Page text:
IF Comp 2015: Darkiss: Chapter One: The Awakening

darkissDarkiss: Chapter One is an old-school vampire story (sadistic lords in remote castles, rather than leather trenchcoats and high-school angst). The PC was killed and sealed in his lair by vampire-hunters, but has somehow survived; his memory has been somewhat impaired in the process, so you have to search around for ways to escape the barriers left behind against your escape.

Actually, you’re almost glad to have been murdered so horribly because, now that you are alive again, you can plan a terrible revenge.

The game’s puzzles are mostly an very traditional parser bunch: you search around the crypt, looking for clues and puzzle components. Macabre though they are, they mostly have a familiar feel: make a torch and light it, find some numbers and combine them to open a combination-lock, find a hidden passageway. The difficulty is rarely a matter of ingenuity: it’s about whether you find stuff or not, and there’s a passable hint system to direct you around if you don’t find what you need.

The content is tropey and bloody: the PC is a pulp Gothic villain, reveling in torture and wickedness for its own sake, with a special taste for blonde ingenues. His enemies are similarly sadistic. For all the Grand Guignol, however, the tone isn’t all that dark; I’m not sure whether this is an artefact of translation, but Voigt seems quite chipper about everything. He’s certainly not brooding. And this, together with the conventionality of the work’s elements, makes it hard to consider the game as having any real thematic point to make: yes, it’s a world of extraordinary cruelty, with blood, torture and creepy D/s relationships aplenty, but it doesn’t feel as though they mean anything other than ‘stuff you’ve got to have in a vampire story.’

The old-school Gothic mode had some problems.

Every day you ordered the gipsies which were at your service to take care of her, making her recover the energy lost during the past night with banquets and transfusions, so that you could drink again at the delicious spring of her jugular, when the sun set.

Exercise: whenever you encounter ‘gypsies’, substitute ‘Jews’ and see if you still feel good about it.

Overall, this is fine, but there’s not a lot to get excited about. In story and puzzle design, it sticks closely and uncritically to genre conventions; and while the execution isn’t bad, nor is it so consummately amazing to make it stand out.

Score: 4

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23 Responses to IF Comp 2015: Darkiss: Chapter One: The Awakening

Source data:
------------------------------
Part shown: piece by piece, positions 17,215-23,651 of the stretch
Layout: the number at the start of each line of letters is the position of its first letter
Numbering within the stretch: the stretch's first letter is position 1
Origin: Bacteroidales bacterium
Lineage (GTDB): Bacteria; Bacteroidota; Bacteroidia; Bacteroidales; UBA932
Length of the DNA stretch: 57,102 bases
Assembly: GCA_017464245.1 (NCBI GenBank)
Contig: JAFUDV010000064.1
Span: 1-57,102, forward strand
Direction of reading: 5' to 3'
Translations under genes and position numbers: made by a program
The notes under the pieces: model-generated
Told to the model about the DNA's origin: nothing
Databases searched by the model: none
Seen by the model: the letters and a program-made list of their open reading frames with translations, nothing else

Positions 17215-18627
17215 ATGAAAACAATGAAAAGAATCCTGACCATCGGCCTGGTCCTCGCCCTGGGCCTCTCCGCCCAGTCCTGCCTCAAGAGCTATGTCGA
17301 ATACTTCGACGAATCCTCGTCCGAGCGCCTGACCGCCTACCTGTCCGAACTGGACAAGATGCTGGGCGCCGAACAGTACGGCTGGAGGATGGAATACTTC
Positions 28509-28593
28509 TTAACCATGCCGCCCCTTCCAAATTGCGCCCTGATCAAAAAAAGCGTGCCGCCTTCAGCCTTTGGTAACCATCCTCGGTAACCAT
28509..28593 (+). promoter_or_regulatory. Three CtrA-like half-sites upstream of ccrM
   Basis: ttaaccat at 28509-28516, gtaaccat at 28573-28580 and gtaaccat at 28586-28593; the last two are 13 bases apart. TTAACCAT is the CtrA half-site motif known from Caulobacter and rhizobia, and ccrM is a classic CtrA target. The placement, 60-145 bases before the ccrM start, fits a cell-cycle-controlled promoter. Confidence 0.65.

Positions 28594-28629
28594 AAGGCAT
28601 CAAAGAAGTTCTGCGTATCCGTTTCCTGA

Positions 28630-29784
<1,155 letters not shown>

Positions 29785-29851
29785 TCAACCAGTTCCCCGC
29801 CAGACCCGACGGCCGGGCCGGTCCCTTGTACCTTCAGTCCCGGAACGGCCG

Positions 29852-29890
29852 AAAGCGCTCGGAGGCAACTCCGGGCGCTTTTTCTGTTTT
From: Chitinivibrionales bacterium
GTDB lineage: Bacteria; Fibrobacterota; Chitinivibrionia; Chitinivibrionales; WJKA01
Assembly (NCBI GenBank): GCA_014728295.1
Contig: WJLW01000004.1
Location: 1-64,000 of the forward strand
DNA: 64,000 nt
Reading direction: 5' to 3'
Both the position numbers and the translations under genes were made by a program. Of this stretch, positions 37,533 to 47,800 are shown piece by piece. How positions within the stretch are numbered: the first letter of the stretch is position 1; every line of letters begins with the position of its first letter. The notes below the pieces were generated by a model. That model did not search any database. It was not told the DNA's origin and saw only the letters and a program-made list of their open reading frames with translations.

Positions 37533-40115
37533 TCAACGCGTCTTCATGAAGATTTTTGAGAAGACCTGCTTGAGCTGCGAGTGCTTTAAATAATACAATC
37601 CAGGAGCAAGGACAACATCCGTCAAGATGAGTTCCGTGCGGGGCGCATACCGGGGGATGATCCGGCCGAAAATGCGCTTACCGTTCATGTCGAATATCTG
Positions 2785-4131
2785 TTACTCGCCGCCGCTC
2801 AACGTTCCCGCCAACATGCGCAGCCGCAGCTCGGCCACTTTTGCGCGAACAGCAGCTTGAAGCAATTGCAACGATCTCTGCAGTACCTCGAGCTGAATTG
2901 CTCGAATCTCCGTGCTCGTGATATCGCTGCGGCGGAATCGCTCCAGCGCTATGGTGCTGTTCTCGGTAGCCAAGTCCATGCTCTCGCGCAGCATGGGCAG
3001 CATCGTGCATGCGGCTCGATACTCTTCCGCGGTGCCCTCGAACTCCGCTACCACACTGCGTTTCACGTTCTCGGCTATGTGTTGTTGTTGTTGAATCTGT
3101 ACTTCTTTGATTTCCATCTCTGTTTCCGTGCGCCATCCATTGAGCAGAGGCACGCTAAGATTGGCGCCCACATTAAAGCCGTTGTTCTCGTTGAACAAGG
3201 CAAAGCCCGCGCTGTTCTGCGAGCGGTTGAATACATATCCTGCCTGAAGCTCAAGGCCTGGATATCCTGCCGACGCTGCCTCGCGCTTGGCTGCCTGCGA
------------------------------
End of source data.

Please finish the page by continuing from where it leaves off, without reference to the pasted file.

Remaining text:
1. Wade says:

    The exercise felt like one of those moments where someone drags Hitler in apropos of nothing. I’ve decided I’m not going to flagellate myself right now for pretending to be a gypsy-commanding vampire.

    • I’m not asking anyone to self-flagellate. I’m asking people to notice when they repeat ugly tropes, and then please not do it again. The point is: there are kinds of culturally-inherited racism that we have gotten better at recognising, and there are some which we still tend to overlook, even though one is no better than the other.

      If there’s some flaw with the analogy that I have overlooked, I’m all ears. But I don’t see how invoking Godwin really applies here.

      • I know well Dracula, and I don’t think the trope of the gypsies as servants of Dracula as a racist one. It is like to say that the use of Chinese army of villains by Fu manchú is a racist trope. Or like the use black slaves in Conan comics. Maybe some tropes are generated by the inherent racism of the society where the original writer were born, but I think they are necessary because the universe where the story is happening. The contrary would be to fill the story with only white and heterosexual occidental people, and that is other kind of problem on white, heterosexual occidental people, to forget that the are more variety in the work than ourselves.

        If you think the use of gypsies as a work labour force in the 19 century is a problem, maybe you should add colour and context to their culture in a Dracula’s kind of story, instead of removing them all

      • Well, Fu Manchu’s a really racist character, regardless of who his cronies are, so that’s probably not the best example.

        maybe you should add colour and context to their culture in a Dracula’s kind of story, instead of removing them all

        That would be a fine approach. Perhaps a worthy approach, depending on execution. But simply adopting a trope, unexamined, and reiterating it – that’s a completely different matter.

      • marcoinnocentiif says:

        Honestly, changing the word to “Jews” doesn’t make me feel worse. “Gypsies” are enuf to make me feel bad. But, then again, the PC in this game is not our usual kind of hero. One could argue that using racist tropes was intended to make the protagonists look even worse.